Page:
Star Trek (1966–1969)
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The Empath 

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Trapped in an alien laboratory, Kirk, Spock and McCoy meet an empath and are involved in a series of experiments.


John Erman


Gene Roddenberry (created by), Joyce Muskat | 1 more credit »





Episode complete credited cast:
William Shatner ... Capt. Kirk
Leonard Nimoy ... Mr. Spock
DeForest Kelley ... Dr. McCoy
Kathryn Hays Kathryn Hays ... Gem
Alan Bergmann Alan Bergmann ... Lal
James Doohan ... Scott
George Takei ... Sulu
Davis Roberts ... Dr. Ozaba
Jason Wingreen ... Dr. Linke
Willard Sage ... Thann


Kirk, Spock and McCoy suddenly find themselves in an underground laboratory where they meet an attractive young woman who is not only mute but also an empath who can absorb someone else's pain. When their captors make themselves known, they refuse to explain why the three men have been taken prisoner or why they and the young woman, whom McCoy has named Gem, are there. Inexplicably, they set about torturing them for no apparent reason. Fortunately, Gem's empathic powers allow her to take away their pain, but only at great sacrifice to herself. When their captors tell Kirk that he must choose which of his men to die, their selflessness comes to the fore, leaving Dr. McCoy volunteering himself. They all soon learn that the object of the experiment is Gem herself. Written by garykmcd

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Release Date:

6 December 1968 (USA) See more »

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Did You Know?


The third season of Star Trek was famously only green lighted after viewer pressure made the NBC network change their mind after they originally planned to cancel the series after the second season. One of the conditions that NBC insisted on when they finally commissioned a third season was for the production company to implement cuts to the production budget by 25%, and this resulted in production design shortcuts (such as reusing footage, props and sets from previous episodes) as well as a purported drop in the quality of some of the scripts. The budget cuts are particularly noticeable in this episode, one of the last of the third season. With the production budget for the entire series already thinly stretched and close to running out as the production schedule for season three drew to a close, the producers were forced to creatively save money by implementing minimal set design in the laboratory scenes where much of this story takes place (hence why these scenes were filmed against a black backdrop) and re-use the slightly redressed alien desert planet surface set previously seen in Star Trek: The City on the Edge of Forever (1967) among others. See more »


The first time Kirk, Spock and McCoy are hit with the Vian force field, Kirk says he "can't seem to stand up", even though he is standing. See more »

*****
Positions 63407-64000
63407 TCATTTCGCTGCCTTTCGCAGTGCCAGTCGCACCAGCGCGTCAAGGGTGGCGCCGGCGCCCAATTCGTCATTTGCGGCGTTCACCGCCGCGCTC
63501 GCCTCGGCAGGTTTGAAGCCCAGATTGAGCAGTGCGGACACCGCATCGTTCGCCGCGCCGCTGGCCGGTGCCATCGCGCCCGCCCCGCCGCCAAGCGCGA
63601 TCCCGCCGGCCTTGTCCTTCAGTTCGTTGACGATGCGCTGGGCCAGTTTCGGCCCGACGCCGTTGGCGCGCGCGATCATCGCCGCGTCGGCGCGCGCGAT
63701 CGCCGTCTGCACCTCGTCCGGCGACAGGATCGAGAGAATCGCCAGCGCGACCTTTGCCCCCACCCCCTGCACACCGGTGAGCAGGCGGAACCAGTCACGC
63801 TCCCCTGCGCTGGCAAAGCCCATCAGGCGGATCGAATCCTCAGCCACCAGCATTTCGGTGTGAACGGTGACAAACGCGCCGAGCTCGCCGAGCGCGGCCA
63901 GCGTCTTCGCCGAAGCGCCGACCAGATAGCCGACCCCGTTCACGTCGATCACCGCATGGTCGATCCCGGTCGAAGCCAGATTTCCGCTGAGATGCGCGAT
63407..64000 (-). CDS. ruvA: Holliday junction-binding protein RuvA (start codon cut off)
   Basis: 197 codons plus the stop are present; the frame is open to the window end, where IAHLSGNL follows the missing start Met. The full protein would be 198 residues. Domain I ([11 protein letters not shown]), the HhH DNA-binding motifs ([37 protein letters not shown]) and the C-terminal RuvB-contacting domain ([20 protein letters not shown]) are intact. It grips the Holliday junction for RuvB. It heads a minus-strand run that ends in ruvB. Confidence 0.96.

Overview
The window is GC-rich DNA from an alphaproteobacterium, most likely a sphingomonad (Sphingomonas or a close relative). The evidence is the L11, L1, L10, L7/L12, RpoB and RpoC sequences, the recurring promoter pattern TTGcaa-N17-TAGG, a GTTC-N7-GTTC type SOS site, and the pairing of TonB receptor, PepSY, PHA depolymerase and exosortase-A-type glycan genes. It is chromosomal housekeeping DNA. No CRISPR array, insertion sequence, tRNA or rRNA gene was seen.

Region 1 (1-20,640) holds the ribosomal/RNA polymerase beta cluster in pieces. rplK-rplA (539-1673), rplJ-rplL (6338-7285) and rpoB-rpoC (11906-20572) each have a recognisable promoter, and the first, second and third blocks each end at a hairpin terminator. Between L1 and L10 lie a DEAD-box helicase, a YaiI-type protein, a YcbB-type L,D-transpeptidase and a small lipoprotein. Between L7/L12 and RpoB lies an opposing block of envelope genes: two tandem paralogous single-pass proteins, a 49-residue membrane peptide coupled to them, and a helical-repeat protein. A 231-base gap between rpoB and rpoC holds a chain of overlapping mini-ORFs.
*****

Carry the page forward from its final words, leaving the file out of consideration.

Captain James T. Kirk: Be careful.
Dr. McCoy: Why, she seems harmless enough.
Mr. Spock: The sand-bats of Manark IV appear to be inanimate rock crystal, Doctor, until they attack.
See more »

Alternate Versions

Special Enhanced version Digitally Remastered with new exterior shots and remade opening theme song See more »


Featured in For the Love of Spock (2016) See more »

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User Reviews

Lab animals
21 June 2014 | by bkoganbingSee all my reviews

One of the best of Star Trek episodes is this one when the Enterprise comes upon a superior alien race that select the landing party of William Shatner, Leonard Nimoy, DeForest Kelley and a pair of unnamed crewmen as guinea pigs in a psychological experiment. The aliens look like second cousins to the Talosians and we know what intellects they had. You also know what happens to unnamed crewmen in any Star Trek episode.

This crowd is almost as good or bad depending on your point of view. The three regulars are put into a room together with a deaf mute named Gem played by Kathryn Hays. She cannot speak, but her facial expressions tell much because Hays is a total empath with healing powers. As all the series regulars are tortured, Hays heals them. But like that other healer from the big screen, John Coffey in The Green Mile it takes a lot out of Hays every time she heals. It's soon clear she's the object of the alien experiment.

As Kirk tells them at the end these experiments are futile because these aliens have evolved into pure intellect, way beyond even that noted Enterprise intellect Spock. Empathy is not something you can objectively analyze. You either have it or you don't. A little more empathy, a little less intellect without sacrificing too much is what this old world needs.

Nice issues are developed in this fine Star Trek story.

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